Single flu vaccine set for use in all adults next winter
Author: Adrian O'Dowd
In a letter issued by NHS England, it said that the cell grown quadrivalent vaccine (QIVc), Flucelvax Tetra was now licensed for use in the UK for patients aged nine years and upwards and could be used in the 2019-20 winter season.
This is in addition to the existing standard egg cultured quadrivalent inactivated vaccine (QIVe) that will continue to be recommended for 18 to 64-year-olds in clinical at-risk groups and other eligible groups (such as frontline health workers) and the adjuvanted trivalent inactivated vaccine (aTIV) which will continue to be suitable for people aged 65 years and over.
Both the latter vaccines will be useable next winter, but GPs will have the alternative of using the newly approved single Flucelvax Tetra vaccine.
This is likely to be welcomed as the vaccines being used this winter have proved complicated due to the ability to use different jabs, some of which were subject to a phased delivery process to different groups.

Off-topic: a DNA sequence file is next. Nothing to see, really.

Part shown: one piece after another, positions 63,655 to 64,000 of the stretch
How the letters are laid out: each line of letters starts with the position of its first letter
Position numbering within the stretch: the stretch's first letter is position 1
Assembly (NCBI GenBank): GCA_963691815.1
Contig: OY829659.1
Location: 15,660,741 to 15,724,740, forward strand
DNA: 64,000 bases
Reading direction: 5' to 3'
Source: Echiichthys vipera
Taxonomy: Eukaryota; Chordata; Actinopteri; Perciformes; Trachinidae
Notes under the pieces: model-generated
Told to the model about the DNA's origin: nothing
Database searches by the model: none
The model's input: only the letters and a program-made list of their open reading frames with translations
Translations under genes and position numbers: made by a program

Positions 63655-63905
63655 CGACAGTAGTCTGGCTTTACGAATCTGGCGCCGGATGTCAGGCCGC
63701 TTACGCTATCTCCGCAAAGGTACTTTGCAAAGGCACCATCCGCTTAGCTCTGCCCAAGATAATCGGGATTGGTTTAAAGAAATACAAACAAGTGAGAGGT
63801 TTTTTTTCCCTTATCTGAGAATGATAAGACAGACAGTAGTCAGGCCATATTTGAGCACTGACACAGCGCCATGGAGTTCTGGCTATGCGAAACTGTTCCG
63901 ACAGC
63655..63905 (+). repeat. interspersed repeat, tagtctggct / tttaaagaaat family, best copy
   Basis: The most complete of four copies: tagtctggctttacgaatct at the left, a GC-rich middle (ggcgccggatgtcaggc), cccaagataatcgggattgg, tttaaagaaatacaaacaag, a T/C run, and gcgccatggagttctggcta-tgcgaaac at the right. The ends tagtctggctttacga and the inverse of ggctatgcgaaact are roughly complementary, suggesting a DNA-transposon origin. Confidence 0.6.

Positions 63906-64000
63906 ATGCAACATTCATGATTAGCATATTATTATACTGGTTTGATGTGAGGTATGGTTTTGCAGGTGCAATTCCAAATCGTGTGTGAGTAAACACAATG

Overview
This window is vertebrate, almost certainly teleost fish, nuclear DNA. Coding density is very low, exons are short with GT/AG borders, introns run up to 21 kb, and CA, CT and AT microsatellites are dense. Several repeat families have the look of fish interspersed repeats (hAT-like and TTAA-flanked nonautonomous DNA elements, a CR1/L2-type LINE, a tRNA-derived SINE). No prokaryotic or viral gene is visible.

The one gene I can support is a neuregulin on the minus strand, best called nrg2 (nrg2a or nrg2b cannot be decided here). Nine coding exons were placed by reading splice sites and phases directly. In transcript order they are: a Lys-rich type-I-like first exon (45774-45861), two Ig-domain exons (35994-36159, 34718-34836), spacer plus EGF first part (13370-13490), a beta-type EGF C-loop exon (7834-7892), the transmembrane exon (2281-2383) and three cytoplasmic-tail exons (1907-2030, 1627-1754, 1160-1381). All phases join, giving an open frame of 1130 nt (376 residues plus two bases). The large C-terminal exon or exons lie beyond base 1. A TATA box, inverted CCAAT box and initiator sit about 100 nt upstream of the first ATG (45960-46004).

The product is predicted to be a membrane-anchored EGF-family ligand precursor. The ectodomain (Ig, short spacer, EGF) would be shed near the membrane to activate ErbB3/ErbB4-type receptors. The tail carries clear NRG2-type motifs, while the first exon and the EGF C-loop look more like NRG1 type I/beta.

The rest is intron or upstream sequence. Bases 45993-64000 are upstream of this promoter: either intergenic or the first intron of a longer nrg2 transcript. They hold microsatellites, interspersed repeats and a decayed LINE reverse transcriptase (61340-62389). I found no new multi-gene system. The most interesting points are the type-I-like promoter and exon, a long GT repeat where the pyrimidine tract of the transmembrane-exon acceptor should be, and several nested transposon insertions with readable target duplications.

In the letter from NHS England’s national medical director Professor Stephen Powis, he said: “The vaccines recommended for the 2018-19 season continue to be recommended for the 2019-20 season. Both are currently licensed and available to order for use in the United Kingdom.
“In addition, the cell grown quadrivalent vaccine (QIVc), Flucelvax Tetra, is now licensed for use in the UK for patients aged nine years and upwards.”
This decision had been made after the Joint Committee on Vaccination and Immunisation (JCVI) had decided that it considered that QIVc was equally suitable to the QIVe for those aged nine to 64 years in clinical at-risk groups and other eligible groups.
Both QIVe and QIVc were preferable to standard egg based inactivated trivalent vaccines (TIVe).
The QIVc was also equally suitable to aTIV for people aged 65 years and over, which was preferable to standard egg based inactivated trivalent and quadrivalent vaccines (TIVe/QIVe) on the grounds of clinical and cost-effectiveness, said NHS England.